The Kent Planning Commission wants to preserve the city's environmentally conscious reputation.
Commission members approved a new section to Kent's zoning code Tuesday that adds guidelines for landscaped amenities.
The requirements won't be official until approved by City Council following a mandatory public hearing. It could be a couple of months before the section is finalized and approved.
With the exception of individually platted single- and two-family dwellings, the new code would require any new development -- or expansion project -- involving 7,500 or more square feet of floor area to provide a landscaping plan for approval by the planning commission.
The code spells out standards for landscaping, maintenance and the requirements for buffering and screening. It also defines other features like landscaped parking lot islands and provides some leeway for flexibility.
Assistant Law Director Eric Fink noted that the code includes a section permitting the planning commission to deviate from the plans should some features be appropriate in light of factors that could vary from property to property like topography or a development's neighbors.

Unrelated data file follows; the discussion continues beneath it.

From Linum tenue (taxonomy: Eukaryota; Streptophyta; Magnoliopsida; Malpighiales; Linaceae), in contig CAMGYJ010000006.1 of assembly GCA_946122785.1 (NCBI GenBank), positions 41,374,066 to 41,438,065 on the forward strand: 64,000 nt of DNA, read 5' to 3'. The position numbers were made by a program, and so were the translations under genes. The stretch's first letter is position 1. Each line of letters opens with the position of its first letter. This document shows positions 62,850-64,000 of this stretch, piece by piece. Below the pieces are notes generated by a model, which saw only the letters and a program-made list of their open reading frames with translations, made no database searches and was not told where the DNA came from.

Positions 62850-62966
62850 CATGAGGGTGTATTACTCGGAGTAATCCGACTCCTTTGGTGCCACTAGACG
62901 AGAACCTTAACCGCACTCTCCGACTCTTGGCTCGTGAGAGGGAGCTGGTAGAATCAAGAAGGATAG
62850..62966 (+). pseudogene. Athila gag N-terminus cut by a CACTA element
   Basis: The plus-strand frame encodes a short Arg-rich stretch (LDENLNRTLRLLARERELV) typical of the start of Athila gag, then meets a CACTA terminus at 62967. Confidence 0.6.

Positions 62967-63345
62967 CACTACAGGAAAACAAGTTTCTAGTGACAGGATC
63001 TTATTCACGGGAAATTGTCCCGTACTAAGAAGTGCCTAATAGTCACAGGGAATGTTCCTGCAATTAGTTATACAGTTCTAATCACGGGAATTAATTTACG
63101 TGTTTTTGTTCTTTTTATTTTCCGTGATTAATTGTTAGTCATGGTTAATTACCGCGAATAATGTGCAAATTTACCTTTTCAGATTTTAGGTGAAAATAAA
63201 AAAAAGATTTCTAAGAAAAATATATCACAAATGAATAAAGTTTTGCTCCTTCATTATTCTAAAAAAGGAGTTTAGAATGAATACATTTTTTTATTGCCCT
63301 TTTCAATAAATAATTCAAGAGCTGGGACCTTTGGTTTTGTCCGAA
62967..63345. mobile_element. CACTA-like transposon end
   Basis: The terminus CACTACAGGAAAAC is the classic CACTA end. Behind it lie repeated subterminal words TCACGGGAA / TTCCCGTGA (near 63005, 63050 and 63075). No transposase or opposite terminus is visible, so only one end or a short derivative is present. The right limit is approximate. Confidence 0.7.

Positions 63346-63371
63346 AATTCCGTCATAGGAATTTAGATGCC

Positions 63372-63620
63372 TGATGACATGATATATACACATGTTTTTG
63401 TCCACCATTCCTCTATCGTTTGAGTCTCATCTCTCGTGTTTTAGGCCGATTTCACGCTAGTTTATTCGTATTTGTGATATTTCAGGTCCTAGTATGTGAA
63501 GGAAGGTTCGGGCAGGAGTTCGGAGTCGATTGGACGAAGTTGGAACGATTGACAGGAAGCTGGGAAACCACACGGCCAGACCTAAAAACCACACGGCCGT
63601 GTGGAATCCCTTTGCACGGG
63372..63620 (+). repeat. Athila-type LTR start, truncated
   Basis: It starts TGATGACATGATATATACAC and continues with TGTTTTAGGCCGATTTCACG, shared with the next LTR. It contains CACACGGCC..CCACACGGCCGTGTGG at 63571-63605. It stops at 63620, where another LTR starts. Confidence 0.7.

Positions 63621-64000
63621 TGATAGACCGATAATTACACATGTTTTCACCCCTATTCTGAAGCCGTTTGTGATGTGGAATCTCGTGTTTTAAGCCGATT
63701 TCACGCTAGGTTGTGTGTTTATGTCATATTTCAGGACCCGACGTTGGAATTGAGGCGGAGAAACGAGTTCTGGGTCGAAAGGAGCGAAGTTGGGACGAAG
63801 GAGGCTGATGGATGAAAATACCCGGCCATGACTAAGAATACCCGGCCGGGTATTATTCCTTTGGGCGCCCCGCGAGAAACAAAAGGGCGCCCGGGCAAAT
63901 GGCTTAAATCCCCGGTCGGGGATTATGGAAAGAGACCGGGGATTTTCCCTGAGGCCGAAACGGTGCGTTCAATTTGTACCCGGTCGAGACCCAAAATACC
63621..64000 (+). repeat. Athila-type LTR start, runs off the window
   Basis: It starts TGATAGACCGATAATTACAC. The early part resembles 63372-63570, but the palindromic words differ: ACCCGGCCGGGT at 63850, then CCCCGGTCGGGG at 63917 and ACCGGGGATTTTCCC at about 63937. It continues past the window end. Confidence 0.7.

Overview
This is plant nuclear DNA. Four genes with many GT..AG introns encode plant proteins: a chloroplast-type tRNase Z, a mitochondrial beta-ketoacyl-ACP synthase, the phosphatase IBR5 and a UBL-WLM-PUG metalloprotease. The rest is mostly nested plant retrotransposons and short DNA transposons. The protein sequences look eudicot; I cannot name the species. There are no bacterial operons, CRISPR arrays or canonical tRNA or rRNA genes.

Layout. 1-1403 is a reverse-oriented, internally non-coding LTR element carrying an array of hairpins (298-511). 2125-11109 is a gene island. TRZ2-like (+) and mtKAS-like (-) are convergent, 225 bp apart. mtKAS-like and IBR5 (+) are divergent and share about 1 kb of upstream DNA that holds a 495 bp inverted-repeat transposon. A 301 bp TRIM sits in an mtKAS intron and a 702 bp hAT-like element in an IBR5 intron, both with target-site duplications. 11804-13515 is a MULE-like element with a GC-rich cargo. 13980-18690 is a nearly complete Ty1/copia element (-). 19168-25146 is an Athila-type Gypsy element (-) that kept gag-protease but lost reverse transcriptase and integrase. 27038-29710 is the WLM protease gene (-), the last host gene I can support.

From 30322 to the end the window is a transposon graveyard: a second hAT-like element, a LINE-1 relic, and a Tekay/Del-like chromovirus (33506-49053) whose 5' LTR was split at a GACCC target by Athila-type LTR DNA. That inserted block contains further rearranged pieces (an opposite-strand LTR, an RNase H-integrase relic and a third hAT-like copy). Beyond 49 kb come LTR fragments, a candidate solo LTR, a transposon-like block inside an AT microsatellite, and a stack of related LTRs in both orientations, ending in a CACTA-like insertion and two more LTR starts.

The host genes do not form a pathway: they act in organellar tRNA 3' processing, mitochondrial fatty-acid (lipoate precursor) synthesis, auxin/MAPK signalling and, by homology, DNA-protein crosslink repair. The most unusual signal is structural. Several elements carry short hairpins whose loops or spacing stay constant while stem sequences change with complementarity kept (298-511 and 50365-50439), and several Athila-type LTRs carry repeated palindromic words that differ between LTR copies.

"Everyone's made comments about greenspace and landscaping, so I think we're being proactive," commissioner John Gargan said. "I'm glad to see this built into the zoning code."
The changes would not have retroactive impacts.
Comparatively, the commission looked at how the new codes would affect recent construction projects.
The Dunkin' Donuts project on Main Street, for example, was approved without any mandated landscaping. If the codes as they have been proposed were applied, that property would be required to install three trees and some shrubbery options including those for parking lot, side and rear yard buffers.
Commissioner Melissa Long said the new codes overall may be a "little in excess," but that having some guidelines to follow along with the flexibility provided to the commission is appropriate. Applicants could also seek variances to landscaping plans from the Board of Zoning Appeals if needed.
The final codes will likely be tweaked before council approval.
Commissioners originally decided to pursue such codes months ago as an effort to be proactive in maintaining and further developing city green space.
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